With writers we follow, each new book affords us the chance, indeed impels us, to reconsider the body of the writer's work, which becomes ever richer; our pleasure is redoubled.
Fred Chappell is one of those writers revered by their peers yet poorly known among general readers, one of the few equally valued as poet and novelist.
Louisiana State University Press has just published in tandem Chappell's latest collection of poems, "Backsass," and an anthology, "More Lights Than One: On the Fiction of Fred Chappell," edited by Patrick Bizzaro. The latter is more or less a companion piece to Bizzaro's earlier "Dream Garden: The Poetic Vision of Fred Chappell," also from LSU Press. And together, they've had me thinking quite a lot about Chappell.
"Backsass" is a collection of humorous poems. Not that "Ole Fred," as he often refers to himself, hasn't always been funny. He's just rarely been so in such concentration, offering us titles like "Someone Told Me Death Can't Take a Joke," "Down With Democracy," and "The Nothing Which Is Not Poetry." Two long poems are "imitations" of Juvenal satires, as when in "The Sorrows of Intellectual Life" he writes:
Perhaps you'd speech-write for a senatorWhose whole vocabulary totals fourAnd whose political ideas are suchFour little words attire them overmuch.
Poems spoken by an answering machine bookend the volume:
In another, a man wakes on New Year's Day with a hangover he realizes is the same one he had last year at this time.
it had aged a year and thataccounted for most of the changesthough obviously it had grownno wiser with the passage of time. . .a jaded thing it was these dayscynicalfor 365 days in a rowevery promise made to it
had been broken
The collection ends as it began:
I am Fred's answering machine You would not have dialed this number againunless you had dialed many othersand were disappointed with their answers. . . don't call here again
"More Lights Than One" contains 13 very readable essays by the likes of R.H.W. Dillard, George Hovis, and John Lang; a poem by Kelly Cherry; a foreword by Robert Morgan; and a concluding essay by Fred himself. Poet, essayist and critic, novelist, teacher -- Chappell has had a rich and varied career. His seems a quiet life, one which Chappell gently mocks in his poem "Rimbaud Fire Letter to Jim Applewhite," in interviews, and, here, in "Too Many Freds." ("I must think that any reader who would pursue the eluctable Fred through so many combinations and permutations must be in dire need of recreation.")
Chappell's early novels were grotesques of a sort. In "It Is Time, Lord" (1963), James Christopher quits his job to sit about reading, drinking, and despairing, pretending to write the story of his life while recognizing that "there is no story to tell, there is only a story to look for," and while another James struggles to wake within. "The Inkling" (1965) pairs a brother who represents will and a retarded sister who embraces all experience ("let it come down") in a Southern Gothic tale of transgression, seduction, and murder. Peter Leland in "Dagon" (1973) is a preacher repulsed by the material world; in the novel's course he loses his faith, kills his wife, and finally abandons his very humanity. With "The Gaudy Place" (1973) and its tale of a 14-year-old street hustler, the young prostitute he loves, her politically ambitious pimp, an idealistic teenager, and that youth's uncle, a gangster and political boss, Chappell turned away from the wrought interiors of earlier novels to look at Appalachian society head on.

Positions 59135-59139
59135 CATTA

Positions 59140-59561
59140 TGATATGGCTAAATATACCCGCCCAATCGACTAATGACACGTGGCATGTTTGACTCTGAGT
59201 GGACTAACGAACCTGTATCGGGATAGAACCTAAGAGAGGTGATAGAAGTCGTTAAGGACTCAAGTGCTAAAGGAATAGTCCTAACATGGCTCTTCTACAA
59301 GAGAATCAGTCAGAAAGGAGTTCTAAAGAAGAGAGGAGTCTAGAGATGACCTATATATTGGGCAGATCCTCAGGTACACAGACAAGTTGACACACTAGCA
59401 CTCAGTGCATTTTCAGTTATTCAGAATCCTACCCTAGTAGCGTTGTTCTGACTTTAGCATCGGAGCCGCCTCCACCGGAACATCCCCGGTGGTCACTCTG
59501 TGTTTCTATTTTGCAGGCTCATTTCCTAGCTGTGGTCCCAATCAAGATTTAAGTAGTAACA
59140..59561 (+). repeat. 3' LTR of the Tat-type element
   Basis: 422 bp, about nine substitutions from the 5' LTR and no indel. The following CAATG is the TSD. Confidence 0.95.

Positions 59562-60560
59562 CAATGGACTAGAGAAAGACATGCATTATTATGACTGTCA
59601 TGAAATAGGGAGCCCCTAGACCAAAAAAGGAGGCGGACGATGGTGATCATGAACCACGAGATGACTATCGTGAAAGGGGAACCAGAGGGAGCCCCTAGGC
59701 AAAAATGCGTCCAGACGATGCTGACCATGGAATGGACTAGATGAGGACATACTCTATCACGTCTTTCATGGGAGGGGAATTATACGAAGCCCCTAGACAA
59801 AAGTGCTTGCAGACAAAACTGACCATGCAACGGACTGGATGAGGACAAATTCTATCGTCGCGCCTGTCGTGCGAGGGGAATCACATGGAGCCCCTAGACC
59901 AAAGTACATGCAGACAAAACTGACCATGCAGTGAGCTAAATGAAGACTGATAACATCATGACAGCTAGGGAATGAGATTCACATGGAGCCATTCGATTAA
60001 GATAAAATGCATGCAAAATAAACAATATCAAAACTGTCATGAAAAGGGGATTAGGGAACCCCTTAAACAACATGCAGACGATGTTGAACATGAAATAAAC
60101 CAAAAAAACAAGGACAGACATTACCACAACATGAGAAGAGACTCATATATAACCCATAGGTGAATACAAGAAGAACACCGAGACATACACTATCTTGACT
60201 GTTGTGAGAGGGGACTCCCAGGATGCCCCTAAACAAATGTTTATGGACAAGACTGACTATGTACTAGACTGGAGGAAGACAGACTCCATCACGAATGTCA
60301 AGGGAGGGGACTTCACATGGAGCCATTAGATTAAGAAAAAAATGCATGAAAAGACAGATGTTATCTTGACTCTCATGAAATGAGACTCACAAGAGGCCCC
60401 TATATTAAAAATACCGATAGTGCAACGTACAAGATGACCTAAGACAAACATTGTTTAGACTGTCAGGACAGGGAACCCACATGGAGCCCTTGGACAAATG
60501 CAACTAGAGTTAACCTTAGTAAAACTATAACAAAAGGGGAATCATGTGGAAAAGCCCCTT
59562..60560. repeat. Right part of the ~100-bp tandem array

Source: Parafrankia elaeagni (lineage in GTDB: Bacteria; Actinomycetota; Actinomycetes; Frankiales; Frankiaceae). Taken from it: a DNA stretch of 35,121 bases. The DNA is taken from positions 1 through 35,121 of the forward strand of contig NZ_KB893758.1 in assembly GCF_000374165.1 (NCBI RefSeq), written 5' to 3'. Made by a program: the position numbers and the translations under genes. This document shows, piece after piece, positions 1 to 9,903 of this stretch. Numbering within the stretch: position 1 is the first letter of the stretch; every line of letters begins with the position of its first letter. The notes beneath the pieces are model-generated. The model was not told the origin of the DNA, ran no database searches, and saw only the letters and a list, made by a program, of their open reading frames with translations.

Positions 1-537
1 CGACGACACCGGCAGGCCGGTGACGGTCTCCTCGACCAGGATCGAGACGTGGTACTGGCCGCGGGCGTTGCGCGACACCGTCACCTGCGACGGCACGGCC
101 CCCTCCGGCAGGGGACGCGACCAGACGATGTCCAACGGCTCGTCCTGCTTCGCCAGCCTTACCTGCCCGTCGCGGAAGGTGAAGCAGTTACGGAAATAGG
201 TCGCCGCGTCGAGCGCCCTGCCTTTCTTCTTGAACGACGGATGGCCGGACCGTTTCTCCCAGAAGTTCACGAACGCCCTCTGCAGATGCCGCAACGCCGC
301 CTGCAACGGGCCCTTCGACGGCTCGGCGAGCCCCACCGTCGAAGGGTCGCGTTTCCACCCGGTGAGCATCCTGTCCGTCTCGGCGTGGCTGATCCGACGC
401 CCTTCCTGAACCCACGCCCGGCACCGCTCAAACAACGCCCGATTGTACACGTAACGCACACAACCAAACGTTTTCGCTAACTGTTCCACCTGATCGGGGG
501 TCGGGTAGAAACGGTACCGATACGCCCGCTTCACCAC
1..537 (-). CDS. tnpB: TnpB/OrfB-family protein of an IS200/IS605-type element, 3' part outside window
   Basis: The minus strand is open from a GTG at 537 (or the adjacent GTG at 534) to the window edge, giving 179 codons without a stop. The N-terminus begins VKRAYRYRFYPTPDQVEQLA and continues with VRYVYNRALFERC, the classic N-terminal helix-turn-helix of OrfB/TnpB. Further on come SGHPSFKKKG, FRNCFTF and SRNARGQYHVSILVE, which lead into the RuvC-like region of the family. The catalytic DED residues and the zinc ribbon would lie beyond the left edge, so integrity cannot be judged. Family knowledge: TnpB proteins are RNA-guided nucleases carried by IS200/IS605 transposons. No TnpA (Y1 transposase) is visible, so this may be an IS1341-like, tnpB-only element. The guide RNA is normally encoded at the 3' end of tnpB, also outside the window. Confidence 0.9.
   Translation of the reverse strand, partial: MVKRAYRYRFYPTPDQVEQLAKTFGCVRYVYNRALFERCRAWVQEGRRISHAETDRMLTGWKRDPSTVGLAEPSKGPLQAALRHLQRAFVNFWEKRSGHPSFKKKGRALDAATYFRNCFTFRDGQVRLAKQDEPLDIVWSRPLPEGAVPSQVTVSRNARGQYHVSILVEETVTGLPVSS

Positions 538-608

Chappell himself isn't overly fond of those first novels, noting their "claustrophic feeling" and an air of determinism he couldn't shake. They are novels, as Hovis herein accedes, "dominated by a fascination with alienation, social disintegration, and degenerating states of the self." Yet they are, for all that -- make no mistake of it -- fine, well-fashioned novels.
Lines from "Rimbaud Fire Letter to Jim Applewhite" echo the change in Chappell's work:
I watched the mountains until the mountains touchedMy mind and partly tore away my fire-redVision of a universe be- smirched
Wherewith Fred Chappell becomes the voice of his beloved Appalachia, giving full witness to its people, its living language, its richness and poverty, its community. Tapping into the magical qualities of the folk tales around which he grew up. Mixing the tragic and comic as Faulkner did, as fellow Southerner Donald Harington does. In one story a man goes everywhere with the coffin he has built for himself, and will sleep only inside it. Elsewhere whiskers, freed from beneath bib overalls, fill the bedroom and take to the stairs. The letter announcing another's death in the Army reappears again and again, no matter what is done to it.
Chappell's major work is an octet of volumes including the Bollingen Prize-winning "Midquest" and the four novels of the Kirkman tetralogy. The former gathers four collections published from 1975 to '80 by LSU Press: "River," "Bloodfire," "Wind Mountain," and "Earthsleep." The Kirkman novels are "I Am One of You Forever" (1985), "Brighten the Corner Where You Are" (1989), "Farewell, I'm Bound to Leave You" (1996), and "Look Back All the Green Valley" (1999), the first published by LSU Press, the remainder by St. Martin's/Picador.
Rooted deeply in Appalachian culture, these books give the whole of the arc of a man's life: his growth from child to adulthood, those he grew up among (who find voice both in the novels' characters and as narrators of poems), the larger community, his slow knowledge of the world outside. What we have, finally, is the fullest, richest possible portrait of a very particular place and time -- and of one particular heart, its compass, its girth and grace.
James Sallis's collection of recent stories, "A City Equal to My Desire," and a "James Sallis Reader" containing novels, stories, essays, and poems will be out late this year.